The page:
Digital Leader Summit to teach smart online behaviors to Naperville-area kids
So much education takes place on the internet these days, as students connect through laptops and tablets to complete their schoolwork.
But with a new event, one Naperville nonprofit is changing it up -- offering education about the internet and how students should use it responsibly.
With the new Digital Leader Summit, the youth advocacy organization KidsMatter will give nearly 300 elementary and middle school students the chance to learn about smart digital citizenship and ways they can protect themselves and their peers online.
The summit, set for Feb. 5 and 6, will involve pre-chosen students from Naperville Unit District 203 and Indian Prairie Unit District 204. Teachers will instruct small groups of students in lessons such as "Secure Your Secrets," "It's Cool to be Kind" and "Share with Care," drawing curriculum from the Google "Be Internet Awesome" series and the nonprofit organization Common Sense Media, which provides unbiased information about media sources used by youths.
"Once these students complete the program, they are certified 'upstanders' in their digital community," said Sherilyn Hebel, director of programs at KidsMatter.
Those kids will be asked to teach the skills they learn to peers in fourth through eighth grade. KidsMatter leaders, including Executive Director Kamala Martinez, hope students learn to avoid or report the online hazards of cyberbullying, harassment, improper solicitation, releasing too much personal information or illegally using written content, photos, music or videos.
"These things are happening at a much earlier age, and by the time you reach high school, we're almost too late," Martinez said. "We're trying to teach them to be positive digital citizens in elementary school so that when they reach high school, they're smart enough that they don't put things out on the internet that will hurt them with their college applications, their internship applications or even their job applications."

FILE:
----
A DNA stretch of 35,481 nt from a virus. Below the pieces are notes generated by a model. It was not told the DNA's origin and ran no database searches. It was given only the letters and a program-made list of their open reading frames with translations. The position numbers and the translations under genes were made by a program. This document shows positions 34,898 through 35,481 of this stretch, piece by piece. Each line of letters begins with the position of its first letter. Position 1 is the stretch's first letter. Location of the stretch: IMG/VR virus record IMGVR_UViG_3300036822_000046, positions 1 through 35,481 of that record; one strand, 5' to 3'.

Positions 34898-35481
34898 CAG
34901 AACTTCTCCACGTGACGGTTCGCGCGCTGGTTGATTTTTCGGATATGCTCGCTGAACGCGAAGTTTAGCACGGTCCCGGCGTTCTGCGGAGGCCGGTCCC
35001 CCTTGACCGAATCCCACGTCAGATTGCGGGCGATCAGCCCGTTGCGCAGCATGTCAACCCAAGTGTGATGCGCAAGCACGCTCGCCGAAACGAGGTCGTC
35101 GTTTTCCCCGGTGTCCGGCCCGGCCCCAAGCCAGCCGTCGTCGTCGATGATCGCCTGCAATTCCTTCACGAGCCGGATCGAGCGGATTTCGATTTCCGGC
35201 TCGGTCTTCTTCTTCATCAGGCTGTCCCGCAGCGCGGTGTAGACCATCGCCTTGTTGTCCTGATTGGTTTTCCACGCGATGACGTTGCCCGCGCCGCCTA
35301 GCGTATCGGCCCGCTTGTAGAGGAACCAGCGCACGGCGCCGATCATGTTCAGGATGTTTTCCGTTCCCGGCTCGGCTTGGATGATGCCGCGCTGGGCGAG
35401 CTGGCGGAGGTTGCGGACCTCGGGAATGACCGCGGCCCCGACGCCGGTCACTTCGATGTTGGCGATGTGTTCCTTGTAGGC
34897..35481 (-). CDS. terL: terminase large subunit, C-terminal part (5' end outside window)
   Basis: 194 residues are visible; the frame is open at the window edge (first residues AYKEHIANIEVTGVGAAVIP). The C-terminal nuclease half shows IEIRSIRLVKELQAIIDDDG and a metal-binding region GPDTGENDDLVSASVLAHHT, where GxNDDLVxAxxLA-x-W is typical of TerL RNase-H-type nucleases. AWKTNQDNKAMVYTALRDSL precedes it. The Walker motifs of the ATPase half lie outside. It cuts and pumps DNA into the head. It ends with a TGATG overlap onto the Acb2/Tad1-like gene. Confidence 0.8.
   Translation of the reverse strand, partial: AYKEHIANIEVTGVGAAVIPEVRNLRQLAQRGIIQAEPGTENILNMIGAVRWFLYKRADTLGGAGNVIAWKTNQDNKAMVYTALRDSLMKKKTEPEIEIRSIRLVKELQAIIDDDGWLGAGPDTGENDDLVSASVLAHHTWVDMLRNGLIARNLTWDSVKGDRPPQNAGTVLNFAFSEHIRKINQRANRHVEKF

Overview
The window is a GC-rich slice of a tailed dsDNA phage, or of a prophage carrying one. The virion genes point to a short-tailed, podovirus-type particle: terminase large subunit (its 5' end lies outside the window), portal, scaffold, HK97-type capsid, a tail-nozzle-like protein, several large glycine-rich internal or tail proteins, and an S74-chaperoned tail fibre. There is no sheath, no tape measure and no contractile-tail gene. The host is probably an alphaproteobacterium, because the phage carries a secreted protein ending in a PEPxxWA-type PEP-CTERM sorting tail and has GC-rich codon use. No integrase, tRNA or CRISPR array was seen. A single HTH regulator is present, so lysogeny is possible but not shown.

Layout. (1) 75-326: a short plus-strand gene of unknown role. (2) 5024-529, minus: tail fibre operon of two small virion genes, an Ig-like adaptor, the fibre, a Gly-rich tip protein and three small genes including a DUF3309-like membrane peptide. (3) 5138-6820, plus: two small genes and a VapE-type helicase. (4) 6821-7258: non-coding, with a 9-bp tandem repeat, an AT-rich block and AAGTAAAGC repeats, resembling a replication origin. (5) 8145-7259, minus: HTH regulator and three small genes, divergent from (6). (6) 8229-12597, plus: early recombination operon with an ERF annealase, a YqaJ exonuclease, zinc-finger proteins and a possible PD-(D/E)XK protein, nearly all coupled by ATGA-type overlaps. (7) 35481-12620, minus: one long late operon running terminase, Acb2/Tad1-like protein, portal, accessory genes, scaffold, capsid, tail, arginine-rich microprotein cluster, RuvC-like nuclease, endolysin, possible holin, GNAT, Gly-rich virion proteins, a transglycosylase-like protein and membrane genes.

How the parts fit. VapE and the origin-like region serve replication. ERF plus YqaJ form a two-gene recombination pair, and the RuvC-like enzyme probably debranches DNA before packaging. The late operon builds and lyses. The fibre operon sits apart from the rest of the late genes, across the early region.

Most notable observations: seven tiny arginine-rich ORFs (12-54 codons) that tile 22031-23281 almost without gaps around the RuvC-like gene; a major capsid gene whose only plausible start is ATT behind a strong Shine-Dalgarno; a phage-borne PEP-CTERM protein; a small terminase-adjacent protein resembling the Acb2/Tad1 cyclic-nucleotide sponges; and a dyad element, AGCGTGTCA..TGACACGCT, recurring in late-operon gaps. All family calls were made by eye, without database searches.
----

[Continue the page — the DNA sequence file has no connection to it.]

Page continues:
Educators in districts 203 and 204 also value the lessons the Digital Leader Summit will provide. That's why each district is sending several staff members, including teachers, technology specialists, library directors and administrators, to the summit each day to serve as facilitators.
"We know providing opportunities for students to learn about being safe on the internet and mentoring them on how to help develop a positive digital footprint are important priorities," Jill Hlavacek, director of learning and innovation for District 203, said in a written statement.
The Digital Leader Summit replaces the former "Your Digital Footprint Matters" video contest, in which students were invited to produce a video about why it's important to act responsibly online. KidsMatter leaders said the contest reached certain tech-savvy kids, but it didn't get the internet smarts and safety message to all in Naperville-area classrooms.
"I wanted to redesign this program to empower students to realize their leadership position to combat cyberbullying and to educate them on creating a positive digital footprint," Martinez said.